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For the Spurs, it's all about the last blow

Yes the Heat look old and tired, but the Spurs will still have to pry this championship from their proud hands.

Steve Mitchell-USA TODAY Sports

It was sometime during the 2nd quarter of Game 4 of the NBA Finals that the national fever finally broke. Perhaps it was Boris Diaw's behind the back pass to Tiago Splitter for an easy slam, but it was more likely immediately following this:


With this incredibly athletic (and based on this camera view, easier than it should have been) put-back by Kawhi Leonard the story being told by those with the loudest voices deftly pivoted. This week the curtain was pulled back and the true identity of the wizard was revealed. It was a shock to many, to say the least.

The Miami Heat are a team that compliments the best player in the NBA with several competent, if aging, backups. As this series has advanced, that fact has become glaringly obvious to a country blinded by bling and reputation. For as much flash and glamour that the boys from South Beach brought to this series, the Spurs have been the team in control. It's the Spurs who have dominated when they play well and, if not for four missed free-throws late in Game 2, this series might well be over.

But Game 4 was a surprise even for those who feel strongly that the Spurs are the overwhelming favorites. It was as if the teams were playing in completely different conditions as the Heat slogged through mud while the Spurs wafted through the clouds. The Heat looked overwhelmed and exhausted early in the 2nd quarter and never recovered to make the game competitive. Afterward, LeBron James summed up their week at home in three words: "We got smashed."

Because lost in the talk of the Heat having their backs to the wall (and how well they respond to adversity, and how well they've performed in these situations in the past...) is the fact that the Spurs had a powerful say in how these two games would play out. And while Game 4 was crucial for the Heat, it was also a chance for the Spurs to make a bold statement and cast aside the demons that have haunted them for the better part of a year.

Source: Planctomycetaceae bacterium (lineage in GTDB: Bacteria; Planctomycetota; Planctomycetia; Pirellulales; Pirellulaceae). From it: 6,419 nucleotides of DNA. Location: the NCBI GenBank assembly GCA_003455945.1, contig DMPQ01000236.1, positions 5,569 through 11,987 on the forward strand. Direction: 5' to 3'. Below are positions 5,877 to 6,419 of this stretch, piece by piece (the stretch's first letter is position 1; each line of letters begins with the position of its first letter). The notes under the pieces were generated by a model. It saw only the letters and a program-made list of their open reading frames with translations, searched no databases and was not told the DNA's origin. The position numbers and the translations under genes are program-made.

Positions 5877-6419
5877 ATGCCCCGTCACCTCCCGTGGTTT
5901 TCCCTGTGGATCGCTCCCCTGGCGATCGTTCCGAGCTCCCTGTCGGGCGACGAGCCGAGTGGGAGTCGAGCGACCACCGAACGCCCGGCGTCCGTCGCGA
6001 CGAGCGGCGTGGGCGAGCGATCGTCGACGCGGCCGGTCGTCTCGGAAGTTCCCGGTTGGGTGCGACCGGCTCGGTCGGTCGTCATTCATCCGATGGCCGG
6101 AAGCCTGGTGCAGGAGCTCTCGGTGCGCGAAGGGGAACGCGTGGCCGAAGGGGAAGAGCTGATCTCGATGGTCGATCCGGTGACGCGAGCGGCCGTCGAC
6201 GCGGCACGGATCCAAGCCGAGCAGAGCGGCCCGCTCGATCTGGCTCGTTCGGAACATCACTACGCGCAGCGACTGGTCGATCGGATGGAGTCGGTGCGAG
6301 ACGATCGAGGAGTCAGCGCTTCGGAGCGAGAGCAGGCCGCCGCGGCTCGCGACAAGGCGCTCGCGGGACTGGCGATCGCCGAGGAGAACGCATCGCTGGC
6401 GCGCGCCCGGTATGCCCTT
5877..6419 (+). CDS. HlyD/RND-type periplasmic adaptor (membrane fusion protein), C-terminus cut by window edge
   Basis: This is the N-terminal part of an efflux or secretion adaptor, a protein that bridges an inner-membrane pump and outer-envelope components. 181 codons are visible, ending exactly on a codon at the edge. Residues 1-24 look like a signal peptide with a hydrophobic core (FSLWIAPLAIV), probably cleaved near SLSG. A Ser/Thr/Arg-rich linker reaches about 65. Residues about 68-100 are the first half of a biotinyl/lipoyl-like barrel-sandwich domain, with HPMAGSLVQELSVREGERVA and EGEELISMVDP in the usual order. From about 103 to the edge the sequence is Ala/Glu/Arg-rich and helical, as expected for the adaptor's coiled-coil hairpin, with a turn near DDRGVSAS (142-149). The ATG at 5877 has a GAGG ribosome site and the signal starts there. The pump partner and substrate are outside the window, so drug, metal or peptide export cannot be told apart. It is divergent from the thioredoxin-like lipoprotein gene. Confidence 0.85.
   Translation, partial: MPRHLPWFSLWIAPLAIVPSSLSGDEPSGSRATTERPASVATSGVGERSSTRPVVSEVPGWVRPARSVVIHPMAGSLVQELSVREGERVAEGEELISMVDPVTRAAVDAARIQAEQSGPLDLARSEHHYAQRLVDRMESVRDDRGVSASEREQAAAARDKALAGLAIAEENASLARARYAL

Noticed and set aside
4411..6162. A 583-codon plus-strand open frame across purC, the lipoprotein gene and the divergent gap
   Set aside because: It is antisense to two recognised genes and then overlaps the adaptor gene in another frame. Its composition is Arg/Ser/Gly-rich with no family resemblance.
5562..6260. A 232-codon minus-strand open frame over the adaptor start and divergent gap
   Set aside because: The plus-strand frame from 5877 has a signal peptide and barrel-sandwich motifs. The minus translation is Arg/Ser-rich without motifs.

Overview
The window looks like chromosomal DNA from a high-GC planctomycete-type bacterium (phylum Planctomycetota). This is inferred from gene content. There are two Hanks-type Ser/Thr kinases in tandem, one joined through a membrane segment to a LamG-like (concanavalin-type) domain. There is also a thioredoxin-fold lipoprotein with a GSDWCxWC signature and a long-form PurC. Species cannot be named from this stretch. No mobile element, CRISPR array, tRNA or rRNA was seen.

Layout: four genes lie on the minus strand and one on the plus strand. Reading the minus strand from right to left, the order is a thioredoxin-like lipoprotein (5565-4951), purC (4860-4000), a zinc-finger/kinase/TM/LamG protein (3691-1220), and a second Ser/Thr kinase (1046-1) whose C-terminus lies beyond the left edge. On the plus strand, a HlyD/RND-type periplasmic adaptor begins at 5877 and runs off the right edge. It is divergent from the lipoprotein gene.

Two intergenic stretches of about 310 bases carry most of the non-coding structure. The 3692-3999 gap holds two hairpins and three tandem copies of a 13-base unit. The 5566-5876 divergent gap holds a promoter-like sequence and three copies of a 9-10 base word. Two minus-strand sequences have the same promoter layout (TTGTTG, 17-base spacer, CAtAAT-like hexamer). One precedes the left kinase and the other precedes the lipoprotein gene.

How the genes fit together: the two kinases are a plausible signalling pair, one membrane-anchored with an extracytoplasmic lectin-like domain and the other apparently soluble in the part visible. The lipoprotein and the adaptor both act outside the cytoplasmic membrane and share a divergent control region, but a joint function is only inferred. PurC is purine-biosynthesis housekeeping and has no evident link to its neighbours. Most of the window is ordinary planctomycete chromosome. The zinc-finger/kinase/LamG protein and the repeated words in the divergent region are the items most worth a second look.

And while many Spurs fans would've been happy with a split in Miami, the Spurs themselves knew that Game 4 was a prime opportunity to change the narrative and flip the basketball world on its collective head. So, they did just that. Now instead of this being a back and forth series, the Spurs have convincingly proclaimed that this season is no repeat of 2013.

Also suddenly obvious now, is that the Spurs are simply the better team. Their approach is to come at you in waves with a dizzying display of precision passing and hockey-like line changes that leaves their opponent confused and gasping for air. That philosophy has been criticized in the past, because while it may pay dividends in the regular season, it's rarely been successful in the playoffs.

That is, until now.

In the playoffs, teams shorten their rotation to seven or eight players getting significant minutes, and usually the teams with the brightest stars are most successful. But Gregg Popovich and R.C. Buford have never taken that approach, preferring instead to assemble a squad of utility players to complement their big three.

That vision and flexibility in lineups was never more evident than during Game 4. "They're got four point guards basically on the floor at once," said James after the game. "All of them are live and they all can make plays. It's a challenge for us all."

Buford said earlier this week that the Spurs' decision to trade George Hill and draft Kawhi Leonard three years ago wasn't a move made with the Miami Heat and LeBron James in mind. And while that may be the case, the combination of Leonard's length and athleticism coupled with wave after wave of speed and quickness that Popovich has at his disposal has left one lasting impression of these Finals so far: The Miami Heat, proud champions, bent over with hands on knees, desperately trying to catch their breath.

It's "Pounding the Rock" in visual form. The Spurs' long-time motto and approach is playing out in this series. The only picture that hangs in their locker room is coming to life.


So now the series returns to San Antonio for Game 5 where the Spurs will have a chance to win their 5th NBA title. And no matter how things looked during Game 4, it won't be easy for the Spurs. The Heat are the two-time defending champs and are a very proud organization. They will put up a valiant fight and will rely on the fact that they've had an extra day of rest to help them handle the coming onslaught.

But the Spurs will be there waiting. Tim Duncan innocuously, yet firmly, proclaimed that his Spurs had four more games to win and they'd do it this time. The required number of wins is now down to one and the Spurs seem poised and determined to complete the task left unfinished last June.